Endgame to me is pure Joker. Those are the things that I’ve said in my darkest moments. The things that he voices to Bruce about, “You’re afraid that this is what your life amounts to, you’re afraid this is who you are. You’re afraid that all those things are so, and let me prove it to you and show you how I’ll outlast you. And how when you’re long dead, I’ll still be here.”

So, it’s one long argument about Joker saying to him, at first, “There’s nothing good about being human. There’s no meaning to it. So join me and be this.” When Batman doesn’t, Joker comes back and says, “Now it’s a tragedy. This is the part where you go down, the Bat King of Gotham. I turn on you and show you how all of it is just a sandcastle and none of it means anything.”

To me, that was their big story. And then once that was finished, I knew that, for the time being, I had smaller Joker stories to tell.

Batman is the fantasy. He has the worst thing happen to him that could happen to a kid: both his parents murdered in front of him. For no reason, really. Over nothing. Over some pearls. No big plot, no big conspiracy.

So there isn’t even a real purpose to it. There isn’t even a sense of, “Well, that makes sense because my father wronged somebody.” There isn’t a narrative that would make this logical. Instead it’s supposed to prove to a child, essentially, that there’s no design to the universe, no causal logic, and everything is meaningless and everything is cruel.

But instead, he turns that into fuel to get up and say, “I’m gonna make my life the pinnacle of meaning, like an engine of meaning, and instead make myself matter and make sure that what happened to me can’t happen again to another child.”

The Joker always has to be the opposite of your interpretation of Batman. Heath Ledger’s Joker represented the driving force of chaos, he was entropic and completely about the disillusion of order, disillusion of civilization and the ridiculousness of the belief that any of that could hold things together. And Batman in that movie seemed to be this force of order, this sense of no matter how bad things get, if we live by certain codes, certain ethical tenets, we can pull it back from the brink, and this kind of beacon.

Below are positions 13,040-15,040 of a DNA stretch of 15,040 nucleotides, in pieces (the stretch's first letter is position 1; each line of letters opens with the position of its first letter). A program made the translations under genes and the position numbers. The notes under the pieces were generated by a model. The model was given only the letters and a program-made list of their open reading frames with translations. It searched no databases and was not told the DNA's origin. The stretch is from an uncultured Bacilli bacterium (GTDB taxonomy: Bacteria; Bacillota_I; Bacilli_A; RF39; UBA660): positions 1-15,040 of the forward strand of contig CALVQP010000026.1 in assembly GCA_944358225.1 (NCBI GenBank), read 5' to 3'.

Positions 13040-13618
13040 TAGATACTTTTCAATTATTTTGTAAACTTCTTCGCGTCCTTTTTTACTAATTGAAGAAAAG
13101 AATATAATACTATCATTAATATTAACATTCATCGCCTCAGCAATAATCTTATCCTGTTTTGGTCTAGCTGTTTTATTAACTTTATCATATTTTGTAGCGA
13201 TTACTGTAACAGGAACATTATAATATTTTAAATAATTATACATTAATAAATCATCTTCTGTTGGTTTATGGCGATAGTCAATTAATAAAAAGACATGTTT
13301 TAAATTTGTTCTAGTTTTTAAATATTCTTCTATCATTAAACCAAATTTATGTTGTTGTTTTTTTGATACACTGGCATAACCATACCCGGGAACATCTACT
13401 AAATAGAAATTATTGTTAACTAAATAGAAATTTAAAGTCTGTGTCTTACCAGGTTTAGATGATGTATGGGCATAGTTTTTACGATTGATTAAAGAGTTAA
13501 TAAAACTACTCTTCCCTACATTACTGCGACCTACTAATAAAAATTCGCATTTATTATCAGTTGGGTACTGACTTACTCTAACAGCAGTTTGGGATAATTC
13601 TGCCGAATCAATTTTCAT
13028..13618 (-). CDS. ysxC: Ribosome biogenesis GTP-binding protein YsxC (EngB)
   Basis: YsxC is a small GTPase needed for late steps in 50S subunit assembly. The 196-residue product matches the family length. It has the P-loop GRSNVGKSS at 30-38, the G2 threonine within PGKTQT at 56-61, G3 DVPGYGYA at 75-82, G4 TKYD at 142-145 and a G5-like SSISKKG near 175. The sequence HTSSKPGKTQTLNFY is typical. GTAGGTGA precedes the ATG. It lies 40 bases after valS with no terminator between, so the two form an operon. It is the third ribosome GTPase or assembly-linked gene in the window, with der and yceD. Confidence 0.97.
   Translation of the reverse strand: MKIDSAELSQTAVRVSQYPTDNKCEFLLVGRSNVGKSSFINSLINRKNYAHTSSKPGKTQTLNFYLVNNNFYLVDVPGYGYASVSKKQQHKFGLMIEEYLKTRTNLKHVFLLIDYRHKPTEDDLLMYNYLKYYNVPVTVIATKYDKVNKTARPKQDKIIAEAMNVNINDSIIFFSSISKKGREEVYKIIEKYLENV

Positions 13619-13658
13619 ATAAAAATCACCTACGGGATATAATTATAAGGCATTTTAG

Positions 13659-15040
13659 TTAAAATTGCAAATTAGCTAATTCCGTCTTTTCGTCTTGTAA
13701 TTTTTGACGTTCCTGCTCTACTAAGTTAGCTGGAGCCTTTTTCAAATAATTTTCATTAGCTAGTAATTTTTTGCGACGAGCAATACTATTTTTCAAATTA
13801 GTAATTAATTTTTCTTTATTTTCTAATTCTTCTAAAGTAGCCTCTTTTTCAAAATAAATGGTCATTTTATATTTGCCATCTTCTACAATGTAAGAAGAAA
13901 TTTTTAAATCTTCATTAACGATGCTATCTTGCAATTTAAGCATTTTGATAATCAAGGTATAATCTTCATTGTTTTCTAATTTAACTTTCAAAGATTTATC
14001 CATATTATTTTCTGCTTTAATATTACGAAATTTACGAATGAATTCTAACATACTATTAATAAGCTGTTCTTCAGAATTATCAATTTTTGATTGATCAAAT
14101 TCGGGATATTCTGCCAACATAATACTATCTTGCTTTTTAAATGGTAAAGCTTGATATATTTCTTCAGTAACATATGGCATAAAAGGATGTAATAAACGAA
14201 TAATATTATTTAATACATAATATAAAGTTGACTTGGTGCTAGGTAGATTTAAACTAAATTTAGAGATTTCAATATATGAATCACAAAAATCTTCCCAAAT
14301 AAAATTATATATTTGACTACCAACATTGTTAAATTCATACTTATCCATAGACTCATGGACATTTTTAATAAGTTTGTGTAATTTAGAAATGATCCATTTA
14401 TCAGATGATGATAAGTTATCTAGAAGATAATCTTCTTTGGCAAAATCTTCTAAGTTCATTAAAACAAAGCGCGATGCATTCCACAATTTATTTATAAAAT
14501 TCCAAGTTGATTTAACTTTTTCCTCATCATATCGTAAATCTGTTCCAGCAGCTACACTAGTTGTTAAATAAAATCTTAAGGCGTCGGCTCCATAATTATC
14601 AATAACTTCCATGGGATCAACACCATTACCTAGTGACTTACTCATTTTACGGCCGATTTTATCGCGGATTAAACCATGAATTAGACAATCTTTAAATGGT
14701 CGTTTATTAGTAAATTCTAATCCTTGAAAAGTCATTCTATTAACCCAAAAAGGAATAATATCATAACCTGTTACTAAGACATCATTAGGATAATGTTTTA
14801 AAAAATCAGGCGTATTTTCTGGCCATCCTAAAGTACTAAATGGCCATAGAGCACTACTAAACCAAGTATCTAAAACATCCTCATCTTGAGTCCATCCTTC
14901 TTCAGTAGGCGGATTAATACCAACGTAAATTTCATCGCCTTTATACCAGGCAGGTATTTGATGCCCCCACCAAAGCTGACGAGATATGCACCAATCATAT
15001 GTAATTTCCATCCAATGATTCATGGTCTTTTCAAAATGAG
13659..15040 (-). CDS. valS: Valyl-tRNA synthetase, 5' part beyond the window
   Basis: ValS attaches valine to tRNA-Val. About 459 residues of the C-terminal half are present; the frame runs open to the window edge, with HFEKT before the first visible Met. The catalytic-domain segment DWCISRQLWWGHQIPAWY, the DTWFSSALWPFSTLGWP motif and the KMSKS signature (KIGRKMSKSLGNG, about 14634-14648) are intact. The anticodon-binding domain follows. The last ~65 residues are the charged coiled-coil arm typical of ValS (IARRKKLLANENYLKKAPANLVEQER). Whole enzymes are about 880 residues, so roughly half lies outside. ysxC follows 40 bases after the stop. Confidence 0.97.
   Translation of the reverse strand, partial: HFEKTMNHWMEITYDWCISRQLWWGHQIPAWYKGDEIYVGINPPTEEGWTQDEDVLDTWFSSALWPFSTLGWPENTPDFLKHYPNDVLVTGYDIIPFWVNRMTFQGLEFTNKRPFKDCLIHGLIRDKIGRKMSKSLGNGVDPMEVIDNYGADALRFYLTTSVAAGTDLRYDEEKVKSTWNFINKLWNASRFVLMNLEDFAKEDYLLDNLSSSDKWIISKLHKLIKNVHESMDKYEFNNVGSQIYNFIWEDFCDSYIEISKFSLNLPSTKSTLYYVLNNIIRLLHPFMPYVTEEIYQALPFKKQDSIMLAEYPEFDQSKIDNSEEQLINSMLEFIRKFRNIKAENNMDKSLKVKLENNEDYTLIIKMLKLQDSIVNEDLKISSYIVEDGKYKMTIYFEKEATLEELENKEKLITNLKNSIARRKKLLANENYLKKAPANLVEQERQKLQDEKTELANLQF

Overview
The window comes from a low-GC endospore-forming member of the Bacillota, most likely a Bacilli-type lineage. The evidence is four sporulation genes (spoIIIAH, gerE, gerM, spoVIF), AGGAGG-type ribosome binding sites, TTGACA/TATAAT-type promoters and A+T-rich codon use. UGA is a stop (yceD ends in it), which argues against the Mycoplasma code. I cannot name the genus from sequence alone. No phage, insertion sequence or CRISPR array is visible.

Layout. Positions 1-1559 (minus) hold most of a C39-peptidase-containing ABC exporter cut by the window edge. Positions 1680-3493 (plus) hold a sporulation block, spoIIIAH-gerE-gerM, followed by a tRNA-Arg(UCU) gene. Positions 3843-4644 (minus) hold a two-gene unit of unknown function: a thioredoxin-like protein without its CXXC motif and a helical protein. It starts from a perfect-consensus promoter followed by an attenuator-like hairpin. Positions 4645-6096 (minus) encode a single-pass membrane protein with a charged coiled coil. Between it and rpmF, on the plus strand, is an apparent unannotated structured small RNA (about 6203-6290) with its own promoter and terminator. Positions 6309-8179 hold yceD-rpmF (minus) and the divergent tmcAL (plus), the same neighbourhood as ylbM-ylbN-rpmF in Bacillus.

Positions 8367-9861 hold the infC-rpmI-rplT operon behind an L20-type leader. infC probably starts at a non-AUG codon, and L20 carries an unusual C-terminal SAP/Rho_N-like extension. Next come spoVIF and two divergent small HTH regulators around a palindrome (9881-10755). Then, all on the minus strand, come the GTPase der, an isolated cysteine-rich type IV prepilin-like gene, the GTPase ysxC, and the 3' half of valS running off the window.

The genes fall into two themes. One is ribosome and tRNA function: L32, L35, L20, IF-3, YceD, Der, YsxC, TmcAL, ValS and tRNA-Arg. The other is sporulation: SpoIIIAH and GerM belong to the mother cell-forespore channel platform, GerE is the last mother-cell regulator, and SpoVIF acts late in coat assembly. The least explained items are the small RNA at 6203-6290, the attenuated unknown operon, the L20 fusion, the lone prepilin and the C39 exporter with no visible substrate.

The Joker says, “There is no causal chain of things that make sense except cruelty and evil and those things, and I can be anything I need to be to show you how that so.” And him not having an origin, in my opinion, is one more facet of that same sort of nimble, terrifyingly liquid nature. He can be anything he needs to be to prove his point. You can’t solve the mystery of him. Batman is the greatest detective in the world. The one origin he can’t figure out is the Joker’s is, to me, a very, very powerful aspect of the Joker’s lore.

The power of the joker card itself comes from its immutability, meaning that the joker card can be any number that will beat the opposing hand that you pull. It doesn’t have a fixed value. It can be whatever it needs to be to win.

In that regard, it’s scary. It’s wild. Batman comes from an origin, he makes sense of his life, he lives by codes. He’s a being who says, “I will impose a gauntlet of meaning on the world, on my life, so that at the end I will be proud of what I have done.”

I remember so vividly seeing The Dark Knight in the theater and being humbled and inspired, which is the best combination of feeling as a writer. It’s sort of that complete abject terror of “I’ll never do anything that good” and “I have to try to do something that good” all at once.

For us, I think the lesson [from The Dark Knight], wasn’t to use that same version of the character, but to reach as high or to aspire to do a Joker and a Batman that would be that intrinsically opposed to one another and diametrically positioned against each other.

Batman has always been in my favorite character. And the reason that I think he’s so enduring is that he is the most human of the Justice League. He’s a character with no superhuman abilities, and [in a superhuman world] he makes a choice to live by that. He says, I’m one of you, and I’m going to go out there and fight the things that I’m most afraid of, so that you can be brave in battles in your own life.

Our Joker represents pure human evil. He is the belief that deep down we are ugly, dark creatures. And that all of these things that we do give meaning to our lives, the way we narrativize our lives, the way we can say that what we do is consequential, and that we expect of other people, and that we sum everything up as we get old with a sense of purpose.

He says, “That’s all a big joke and I laugh at you. All the things you’re afraid are true, are true.” That there’s no purpose to the world, there’s no design, there’s no meaning. And that the things that you want to do deep down that you don’t do, the selfish, evil things, the dark things that you want to reach for that you don’t reach for, that’s the wasted life. You’ve led a wasted life. And that ultimately it will turn his way.